Field Report: California

May 27, 2016

WHEATLAND, CA -- Like many rice growers in northern California and across the mid-South, Michael Bosworth has spent the last couple weeks flooding his rice fields and finishing up planting.  And like fellow rice growers, Bosworth employs strategic conservation practices during this crucial stage of rice production in an effort to use resources responsibly and deliver the strongest crop for consumers.   

"We use precision technology to help us grow quality crops while using minimal resources," said Bosworth.  "We utilize yield mapping and fertilizer prescriptions in order to put just the right amount of fertilizer on every acre, which protects against over-fertilizing and ensures we have a more even crop.  We also utilize GPS drag scrapers on all of our farm acres to use less water and also have a more uniform water depth across the field."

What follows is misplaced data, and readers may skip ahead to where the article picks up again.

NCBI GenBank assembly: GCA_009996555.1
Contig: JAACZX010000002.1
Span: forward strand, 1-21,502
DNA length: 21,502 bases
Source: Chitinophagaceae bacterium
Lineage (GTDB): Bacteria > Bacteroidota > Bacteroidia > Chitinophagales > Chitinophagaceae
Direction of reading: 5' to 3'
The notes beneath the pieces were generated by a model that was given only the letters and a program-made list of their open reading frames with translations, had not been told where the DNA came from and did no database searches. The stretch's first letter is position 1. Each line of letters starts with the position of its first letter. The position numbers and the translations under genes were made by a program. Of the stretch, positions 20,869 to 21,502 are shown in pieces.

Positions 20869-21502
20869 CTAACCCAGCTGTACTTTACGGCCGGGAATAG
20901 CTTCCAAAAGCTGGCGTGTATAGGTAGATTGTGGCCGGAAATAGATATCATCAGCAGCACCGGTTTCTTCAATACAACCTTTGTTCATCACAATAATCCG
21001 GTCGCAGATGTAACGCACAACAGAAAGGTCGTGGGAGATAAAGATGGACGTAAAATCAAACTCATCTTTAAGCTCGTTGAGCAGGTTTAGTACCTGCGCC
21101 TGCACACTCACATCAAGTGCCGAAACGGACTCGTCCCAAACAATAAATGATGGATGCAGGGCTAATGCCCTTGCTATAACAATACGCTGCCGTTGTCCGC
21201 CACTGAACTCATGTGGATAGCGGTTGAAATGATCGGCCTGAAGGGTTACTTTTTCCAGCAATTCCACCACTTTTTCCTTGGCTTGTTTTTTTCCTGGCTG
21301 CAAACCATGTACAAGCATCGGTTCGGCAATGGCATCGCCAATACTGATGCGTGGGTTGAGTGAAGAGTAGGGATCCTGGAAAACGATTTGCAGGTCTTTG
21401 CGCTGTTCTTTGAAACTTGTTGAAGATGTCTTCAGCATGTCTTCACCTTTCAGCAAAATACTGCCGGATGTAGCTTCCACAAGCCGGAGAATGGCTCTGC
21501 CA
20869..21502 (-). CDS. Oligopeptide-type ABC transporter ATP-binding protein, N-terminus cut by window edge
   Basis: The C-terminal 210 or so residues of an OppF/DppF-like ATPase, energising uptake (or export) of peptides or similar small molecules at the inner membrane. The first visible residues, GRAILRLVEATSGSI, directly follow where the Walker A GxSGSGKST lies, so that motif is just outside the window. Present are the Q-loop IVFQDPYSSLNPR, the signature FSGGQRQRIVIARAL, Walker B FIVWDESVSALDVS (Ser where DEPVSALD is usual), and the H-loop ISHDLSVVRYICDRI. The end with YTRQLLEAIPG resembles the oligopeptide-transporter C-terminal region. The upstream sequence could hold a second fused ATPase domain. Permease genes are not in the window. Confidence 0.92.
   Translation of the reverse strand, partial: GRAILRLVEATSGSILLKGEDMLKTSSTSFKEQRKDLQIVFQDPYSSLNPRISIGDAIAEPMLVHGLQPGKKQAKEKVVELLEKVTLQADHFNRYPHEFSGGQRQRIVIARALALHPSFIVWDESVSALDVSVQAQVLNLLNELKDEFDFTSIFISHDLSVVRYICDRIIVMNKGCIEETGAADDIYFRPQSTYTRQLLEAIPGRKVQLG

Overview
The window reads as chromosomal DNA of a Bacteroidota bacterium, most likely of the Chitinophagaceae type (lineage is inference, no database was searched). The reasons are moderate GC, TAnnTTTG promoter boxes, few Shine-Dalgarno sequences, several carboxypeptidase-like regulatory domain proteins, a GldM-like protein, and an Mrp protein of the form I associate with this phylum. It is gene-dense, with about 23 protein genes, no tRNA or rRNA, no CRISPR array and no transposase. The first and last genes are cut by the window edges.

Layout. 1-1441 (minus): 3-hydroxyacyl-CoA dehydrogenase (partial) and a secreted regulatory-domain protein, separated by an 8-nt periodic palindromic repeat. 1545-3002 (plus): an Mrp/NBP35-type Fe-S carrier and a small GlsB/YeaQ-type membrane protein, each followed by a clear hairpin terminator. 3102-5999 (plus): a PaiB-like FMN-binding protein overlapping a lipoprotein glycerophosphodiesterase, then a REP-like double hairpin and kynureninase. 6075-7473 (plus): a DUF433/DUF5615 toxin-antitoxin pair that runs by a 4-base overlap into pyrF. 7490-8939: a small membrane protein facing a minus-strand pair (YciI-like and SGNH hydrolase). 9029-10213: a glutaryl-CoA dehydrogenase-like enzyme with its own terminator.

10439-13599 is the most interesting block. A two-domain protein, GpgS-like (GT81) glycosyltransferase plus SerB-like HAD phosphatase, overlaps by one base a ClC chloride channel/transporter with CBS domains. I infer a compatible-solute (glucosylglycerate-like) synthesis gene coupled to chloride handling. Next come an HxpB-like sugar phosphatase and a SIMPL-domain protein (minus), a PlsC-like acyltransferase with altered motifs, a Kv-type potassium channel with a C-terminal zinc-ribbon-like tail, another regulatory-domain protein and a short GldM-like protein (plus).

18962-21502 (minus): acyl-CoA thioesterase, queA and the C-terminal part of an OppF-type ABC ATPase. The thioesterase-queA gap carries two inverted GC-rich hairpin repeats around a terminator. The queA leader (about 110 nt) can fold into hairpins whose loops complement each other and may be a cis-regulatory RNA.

So far, these practices are paying off and things are looking good on Bosworth's farm.  He finished planting the last of his rice earlier this week and will start ground spraying herbicide application next week to help the rice crop outcompete the surrounding weeds.  After that he will begin preparing his farm equipment for harvest the first week of September. 

Bosworth shares the stages of rice production on his social media channels with explanations of his sustainability practices to help consumers visualize and understand the process their rice goes through before ending up on their dinner tables.  “We have to be mindful of the public. There are other people you talk to that aren’t farmers and don’t know the steps we take to engage in sustainable practices while still delivering a quality crop.  I think it can be a very impactful message.”     

Bosworth raises organic and traditional rice, walnuts, and cattle. He also serves as USA Rice’s California social media ambassador, helping to tell the story of rice to using the hashtag #thinkrice.  

Loading crop duster with Calrose rice seed